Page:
Sunday: Hero WODs

Named after fallen soldiers, these are often some of the most challenging benchmark workouts you will find in CrossFit programming. We will pick up some good data here and be able to revisit some of these workouts in the future. As always, form and quality takes precedence. Scale your workout appropriately so you are safe.

The Open, Part 4: Scaled or Rx? – by Coach Fedde

The first workout for the Open will be released next week. Anticipation is building for what Dave Castro has in store for us.

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What’s my choice?

For each workout, you will be able to decide if you want to complete it following the Rx standards or the Scaled standards. Rx tends to involve heavier weights and more advanced skills and Scaled involves lighter weights and more straightforward movements.

You do not have to commit to Rx for all Open workouts or Scaled for all Open workouts. But you do have to commit to one standard for all of the movements within an individual workout.

How do I know which one I should choose?

Rx means challenging but Scaled does not mean easy. All versions of the Open are challenging. All versions will test your fitness. No matter the version, if you work hard, you’re guaranteed to get a grueling workout in.

Some know going in – “Rx, here I come!” or “Scaled, all the way baby!” But if you’re on the cusp, here are a few things to consider:

Weight and/or movement – Do you have the strength and skill to complete multiple reps of each weight/movement in Rx?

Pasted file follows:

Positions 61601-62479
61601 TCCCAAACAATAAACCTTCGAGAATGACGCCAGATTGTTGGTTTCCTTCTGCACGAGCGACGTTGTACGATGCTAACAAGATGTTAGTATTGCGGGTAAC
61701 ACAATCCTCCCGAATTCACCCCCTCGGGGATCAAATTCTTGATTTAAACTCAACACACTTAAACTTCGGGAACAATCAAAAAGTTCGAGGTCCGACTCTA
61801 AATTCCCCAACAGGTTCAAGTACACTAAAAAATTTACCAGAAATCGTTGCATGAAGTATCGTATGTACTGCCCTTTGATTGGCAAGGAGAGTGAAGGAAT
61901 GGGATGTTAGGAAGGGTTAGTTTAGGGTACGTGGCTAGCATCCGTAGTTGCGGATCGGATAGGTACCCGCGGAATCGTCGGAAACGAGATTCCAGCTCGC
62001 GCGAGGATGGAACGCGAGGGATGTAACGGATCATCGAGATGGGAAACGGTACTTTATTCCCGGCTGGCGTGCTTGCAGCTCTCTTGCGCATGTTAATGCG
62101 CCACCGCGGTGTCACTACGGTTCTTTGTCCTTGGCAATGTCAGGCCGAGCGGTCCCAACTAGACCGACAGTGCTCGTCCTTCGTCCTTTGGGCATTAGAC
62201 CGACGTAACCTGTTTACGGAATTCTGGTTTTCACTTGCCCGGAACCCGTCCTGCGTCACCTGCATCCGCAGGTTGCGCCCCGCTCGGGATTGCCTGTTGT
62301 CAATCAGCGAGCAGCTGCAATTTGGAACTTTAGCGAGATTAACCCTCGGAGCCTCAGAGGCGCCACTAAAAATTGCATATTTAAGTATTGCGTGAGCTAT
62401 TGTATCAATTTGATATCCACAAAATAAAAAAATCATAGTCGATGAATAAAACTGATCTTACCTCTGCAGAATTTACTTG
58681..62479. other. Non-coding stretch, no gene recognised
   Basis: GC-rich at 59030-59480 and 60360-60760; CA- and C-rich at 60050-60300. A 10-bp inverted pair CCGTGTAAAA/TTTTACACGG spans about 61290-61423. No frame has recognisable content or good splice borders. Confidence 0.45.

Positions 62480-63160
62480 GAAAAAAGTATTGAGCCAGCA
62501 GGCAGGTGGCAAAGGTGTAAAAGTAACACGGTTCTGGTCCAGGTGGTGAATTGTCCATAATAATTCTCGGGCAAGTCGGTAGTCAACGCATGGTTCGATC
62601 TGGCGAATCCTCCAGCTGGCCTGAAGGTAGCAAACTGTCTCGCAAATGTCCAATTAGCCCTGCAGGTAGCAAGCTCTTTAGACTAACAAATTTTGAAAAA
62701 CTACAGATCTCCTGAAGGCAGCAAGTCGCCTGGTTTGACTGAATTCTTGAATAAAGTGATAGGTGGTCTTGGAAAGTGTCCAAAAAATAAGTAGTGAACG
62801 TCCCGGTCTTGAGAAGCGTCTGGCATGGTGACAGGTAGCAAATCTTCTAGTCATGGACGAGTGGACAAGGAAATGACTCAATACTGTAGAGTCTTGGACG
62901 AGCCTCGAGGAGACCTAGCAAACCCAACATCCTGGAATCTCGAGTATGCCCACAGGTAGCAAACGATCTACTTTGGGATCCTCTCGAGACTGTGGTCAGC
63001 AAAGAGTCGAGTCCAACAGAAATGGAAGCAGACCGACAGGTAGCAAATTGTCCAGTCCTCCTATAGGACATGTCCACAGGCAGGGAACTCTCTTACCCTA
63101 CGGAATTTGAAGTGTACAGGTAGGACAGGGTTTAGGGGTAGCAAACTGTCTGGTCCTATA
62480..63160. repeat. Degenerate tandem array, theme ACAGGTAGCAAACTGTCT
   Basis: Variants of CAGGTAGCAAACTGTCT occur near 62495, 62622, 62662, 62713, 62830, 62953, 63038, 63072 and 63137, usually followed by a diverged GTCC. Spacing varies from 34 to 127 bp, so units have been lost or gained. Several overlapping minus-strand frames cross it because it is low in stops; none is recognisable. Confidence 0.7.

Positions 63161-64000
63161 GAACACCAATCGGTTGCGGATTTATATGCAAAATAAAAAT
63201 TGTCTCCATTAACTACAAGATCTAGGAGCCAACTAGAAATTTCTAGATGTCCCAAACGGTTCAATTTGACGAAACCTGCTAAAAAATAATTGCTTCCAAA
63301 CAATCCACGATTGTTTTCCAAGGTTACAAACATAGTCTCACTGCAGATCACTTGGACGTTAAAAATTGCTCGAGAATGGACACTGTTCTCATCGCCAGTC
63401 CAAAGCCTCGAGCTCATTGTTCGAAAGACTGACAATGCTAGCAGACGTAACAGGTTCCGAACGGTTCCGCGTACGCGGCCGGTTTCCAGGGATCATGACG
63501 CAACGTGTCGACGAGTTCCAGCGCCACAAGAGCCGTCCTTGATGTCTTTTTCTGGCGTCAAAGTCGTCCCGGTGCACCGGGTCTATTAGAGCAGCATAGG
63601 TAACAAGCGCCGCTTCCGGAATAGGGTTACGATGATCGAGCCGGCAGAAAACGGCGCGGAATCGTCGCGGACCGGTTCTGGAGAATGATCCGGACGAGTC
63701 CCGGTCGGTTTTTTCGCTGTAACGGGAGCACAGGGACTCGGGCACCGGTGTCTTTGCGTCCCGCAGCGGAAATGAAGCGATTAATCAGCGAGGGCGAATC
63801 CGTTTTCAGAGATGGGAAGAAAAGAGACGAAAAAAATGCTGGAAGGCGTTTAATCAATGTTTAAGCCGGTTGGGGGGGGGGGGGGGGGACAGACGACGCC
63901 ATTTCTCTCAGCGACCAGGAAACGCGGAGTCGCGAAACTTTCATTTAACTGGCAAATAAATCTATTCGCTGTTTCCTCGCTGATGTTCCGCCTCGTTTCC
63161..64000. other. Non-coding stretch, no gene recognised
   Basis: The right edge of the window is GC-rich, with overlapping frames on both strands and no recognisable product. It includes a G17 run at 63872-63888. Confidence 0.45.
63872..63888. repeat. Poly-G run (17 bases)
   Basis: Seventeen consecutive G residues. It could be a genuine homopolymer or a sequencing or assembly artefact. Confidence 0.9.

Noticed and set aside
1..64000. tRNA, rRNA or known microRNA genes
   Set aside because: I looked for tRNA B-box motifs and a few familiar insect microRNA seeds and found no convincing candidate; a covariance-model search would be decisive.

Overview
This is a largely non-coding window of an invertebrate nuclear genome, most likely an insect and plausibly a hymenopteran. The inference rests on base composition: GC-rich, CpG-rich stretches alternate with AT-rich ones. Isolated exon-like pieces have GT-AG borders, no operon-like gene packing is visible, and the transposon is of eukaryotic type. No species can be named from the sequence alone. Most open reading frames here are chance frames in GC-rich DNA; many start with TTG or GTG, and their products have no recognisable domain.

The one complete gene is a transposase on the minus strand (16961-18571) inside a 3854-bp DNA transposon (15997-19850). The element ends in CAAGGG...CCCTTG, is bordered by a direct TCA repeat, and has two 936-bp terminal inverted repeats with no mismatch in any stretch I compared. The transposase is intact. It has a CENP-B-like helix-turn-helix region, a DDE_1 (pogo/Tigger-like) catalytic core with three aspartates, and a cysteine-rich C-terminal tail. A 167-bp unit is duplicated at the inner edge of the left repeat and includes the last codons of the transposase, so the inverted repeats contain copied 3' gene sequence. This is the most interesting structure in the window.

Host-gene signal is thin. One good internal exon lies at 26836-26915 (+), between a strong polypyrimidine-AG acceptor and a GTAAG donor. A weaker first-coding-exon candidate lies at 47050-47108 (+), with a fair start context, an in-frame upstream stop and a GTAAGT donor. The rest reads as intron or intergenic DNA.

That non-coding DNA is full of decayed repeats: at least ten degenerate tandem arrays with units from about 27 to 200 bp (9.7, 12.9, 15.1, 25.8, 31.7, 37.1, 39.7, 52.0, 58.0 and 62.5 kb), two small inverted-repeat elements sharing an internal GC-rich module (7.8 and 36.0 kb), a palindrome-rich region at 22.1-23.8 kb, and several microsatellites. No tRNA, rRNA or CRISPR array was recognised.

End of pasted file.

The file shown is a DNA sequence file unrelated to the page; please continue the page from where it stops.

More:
Stimulus – Will you be able to move through the Rx workout or will you get stuck on a weight/movement?
Pride – How important is the Rx distinction to you?

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One side of the coin – the scoreboard

It may seem an obvious limiter if you know you cannot complete a certain weight or movement in a workout as written. However, some Open workouts contain heavier weights or more difficult movements halfway through or near the end of a workout. In fact, sometimes the workouts are built so that most people will not reach the end unless you are very proficient in the earlier weights/movements. Therefore, you may be able to get through most of the work without worrying about the harder stuff later on.

With the hype and energetic atmosphere of the Open workouts, some people find they can do more than they thought they could. The Open is a time when many athletes get that first muscle-up or hit a snatch PR – which can be an awesome feeling to share with your judge and other gym members cheering you on!

A sticking point for some may be the pride of completing Rx. From a scoreboard perspective, one single rep of Rx will always beat 10,000,000+ reps of scaled. For that reason alone, some people would rather complete only a few reps of an Rx workout in order to place higher on the Open scoreboard. It’s not going to be a good workout… but you’ll get a better placement.

The other side of the coin – your experience

Before getting caught up in scores, reps, weights, and times, ask yourself, what do you want to get out of your Open experience?

If you choose an Rx workout that is slightly above your ability, will you be content with making continuous failed attempts at a weight or movement you know you cannot do?